Carse on Belief, Religion & Warfare

Last night was another Long Now event at Fort Mason, this time with James Carse (author of Finite and Infinite Games). While Carse was on the verge of going off on a long lecture, he checked his watch just in time and reined things in nicely. Here are a few of my thoughts on his talk, which revolved around ideas on Belief, Religion and Warfare.

Belief – he put belief in the category of ‘bounded’ ideas – thinking stops, and it is impossible to go to the ‘other side’ of belief. As he put it, belief is not about the ‘long now’ but about ‘right now’ extended indefinitely. Generally there’s some sacred textual basis for belief.

Religion – in contrast, Carse described religion as open-ended, about wonder and wander. The amount of thought on religion is vast, and yet the questions are essentially unanswerable. He described this thinking as dealing with the ‘horizon’ – out there, but you can’t get to it.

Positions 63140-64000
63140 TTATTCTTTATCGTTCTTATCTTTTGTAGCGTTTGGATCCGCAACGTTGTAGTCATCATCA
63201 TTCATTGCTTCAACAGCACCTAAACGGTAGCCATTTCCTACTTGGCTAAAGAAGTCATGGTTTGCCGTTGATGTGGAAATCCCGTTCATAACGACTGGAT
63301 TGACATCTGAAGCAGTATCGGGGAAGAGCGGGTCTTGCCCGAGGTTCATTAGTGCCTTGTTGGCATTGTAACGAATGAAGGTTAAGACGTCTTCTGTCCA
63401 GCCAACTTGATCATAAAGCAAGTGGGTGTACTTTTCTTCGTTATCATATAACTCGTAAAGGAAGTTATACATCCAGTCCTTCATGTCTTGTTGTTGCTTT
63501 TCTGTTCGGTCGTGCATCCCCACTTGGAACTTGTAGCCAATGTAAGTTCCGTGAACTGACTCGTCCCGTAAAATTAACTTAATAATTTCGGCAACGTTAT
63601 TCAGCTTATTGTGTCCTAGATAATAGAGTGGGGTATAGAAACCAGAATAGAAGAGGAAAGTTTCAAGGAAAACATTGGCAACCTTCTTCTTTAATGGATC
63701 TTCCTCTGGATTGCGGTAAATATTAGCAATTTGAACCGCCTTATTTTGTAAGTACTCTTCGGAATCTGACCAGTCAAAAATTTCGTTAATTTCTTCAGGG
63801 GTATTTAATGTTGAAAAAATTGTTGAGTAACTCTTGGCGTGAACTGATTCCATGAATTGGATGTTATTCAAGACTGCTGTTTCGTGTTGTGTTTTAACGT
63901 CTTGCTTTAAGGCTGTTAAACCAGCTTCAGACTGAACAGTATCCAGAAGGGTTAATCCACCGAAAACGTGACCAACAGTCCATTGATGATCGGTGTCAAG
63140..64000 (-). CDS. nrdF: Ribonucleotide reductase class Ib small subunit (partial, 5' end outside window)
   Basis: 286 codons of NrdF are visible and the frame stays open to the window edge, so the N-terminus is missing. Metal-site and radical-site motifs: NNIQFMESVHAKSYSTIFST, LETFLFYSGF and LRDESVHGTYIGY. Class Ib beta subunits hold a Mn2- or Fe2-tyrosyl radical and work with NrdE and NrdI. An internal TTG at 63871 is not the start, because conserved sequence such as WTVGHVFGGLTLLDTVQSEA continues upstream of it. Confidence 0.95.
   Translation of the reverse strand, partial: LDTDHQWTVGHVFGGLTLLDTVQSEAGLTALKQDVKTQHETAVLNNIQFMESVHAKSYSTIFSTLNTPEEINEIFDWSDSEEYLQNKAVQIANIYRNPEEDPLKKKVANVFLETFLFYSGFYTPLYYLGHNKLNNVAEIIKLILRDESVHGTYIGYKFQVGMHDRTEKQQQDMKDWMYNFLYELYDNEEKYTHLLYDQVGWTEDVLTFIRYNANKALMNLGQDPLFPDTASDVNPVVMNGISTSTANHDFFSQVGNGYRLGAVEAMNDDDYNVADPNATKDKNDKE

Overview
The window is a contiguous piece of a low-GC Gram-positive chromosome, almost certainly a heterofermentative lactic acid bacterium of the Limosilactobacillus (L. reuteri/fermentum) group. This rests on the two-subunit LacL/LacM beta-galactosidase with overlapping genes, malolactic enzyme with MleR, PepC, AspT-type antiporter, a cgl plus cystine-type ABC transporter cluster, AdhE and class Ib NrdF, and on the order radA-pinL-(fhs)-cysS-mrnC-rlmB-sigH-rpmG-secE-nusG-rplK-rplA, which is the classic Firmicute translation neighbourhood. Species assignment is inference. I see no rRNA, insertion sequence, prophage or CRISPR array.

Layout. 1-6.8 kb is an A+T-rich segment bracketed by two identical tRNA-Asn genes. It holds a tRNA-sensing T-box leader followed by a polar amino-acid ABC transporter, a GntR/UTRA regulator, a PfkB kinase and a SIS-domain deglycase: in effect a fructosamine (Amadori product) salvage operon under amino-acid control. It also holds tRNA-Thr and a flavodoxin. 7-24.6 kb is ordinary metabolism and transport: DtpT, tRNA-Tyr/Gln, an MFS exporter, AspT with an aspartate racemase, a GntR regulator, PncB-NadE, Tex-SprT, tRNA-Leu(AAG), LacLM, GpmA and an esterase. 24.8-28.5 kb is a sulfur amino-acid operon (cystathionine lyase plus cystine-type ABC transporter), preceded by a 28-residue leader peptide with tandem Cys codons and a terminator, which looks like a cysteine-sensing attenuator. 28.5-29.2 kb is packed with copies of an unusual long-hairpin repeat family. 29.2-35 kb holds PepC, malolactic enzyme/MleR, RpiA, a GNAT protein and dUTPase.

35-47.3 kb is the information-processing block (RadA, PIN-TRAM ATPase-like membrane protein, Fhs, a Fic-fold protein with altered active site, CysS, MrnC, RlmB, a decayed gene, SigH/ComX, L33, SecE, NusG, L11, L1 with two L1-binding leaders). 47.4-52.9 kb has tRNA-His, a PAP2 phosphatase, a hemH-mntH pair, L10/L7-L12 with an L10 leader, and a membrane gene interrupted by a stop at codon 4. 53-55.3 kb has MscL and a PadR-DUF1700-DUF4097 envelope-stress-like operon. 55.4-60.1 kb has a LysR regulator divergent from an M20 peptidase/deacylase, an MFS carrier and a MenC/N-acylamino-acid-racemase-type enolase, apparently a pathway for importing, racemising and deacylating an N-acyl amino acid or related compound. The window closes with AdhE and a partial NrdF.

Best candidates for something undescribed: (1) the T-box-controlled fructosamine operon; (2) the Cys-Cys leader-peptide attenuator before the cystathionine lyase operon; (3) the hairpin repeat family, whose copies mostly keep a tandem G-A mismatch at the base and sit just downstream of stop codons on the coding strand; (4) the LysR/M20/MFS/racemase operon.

Warfare – clearly classic wars are one of Carse’s finite games, with rules and sides and winners and losers. The interesting point here was that Carse described the Iraq war as Bush’s ‘war on uncertainty’ – and yet this seems to be a failure as we are no longer quite sure who the enemy is and whether there is anyone to defeat…

In closing Q&A he made appeal to poets – the ones who ask questions, and help us see that the boundaries we live with are of our own making. Every finite game involves people who agree to be on one side or another, and just maybe people can decide to end some unproductive games (example, the fall of the Soviet Union).

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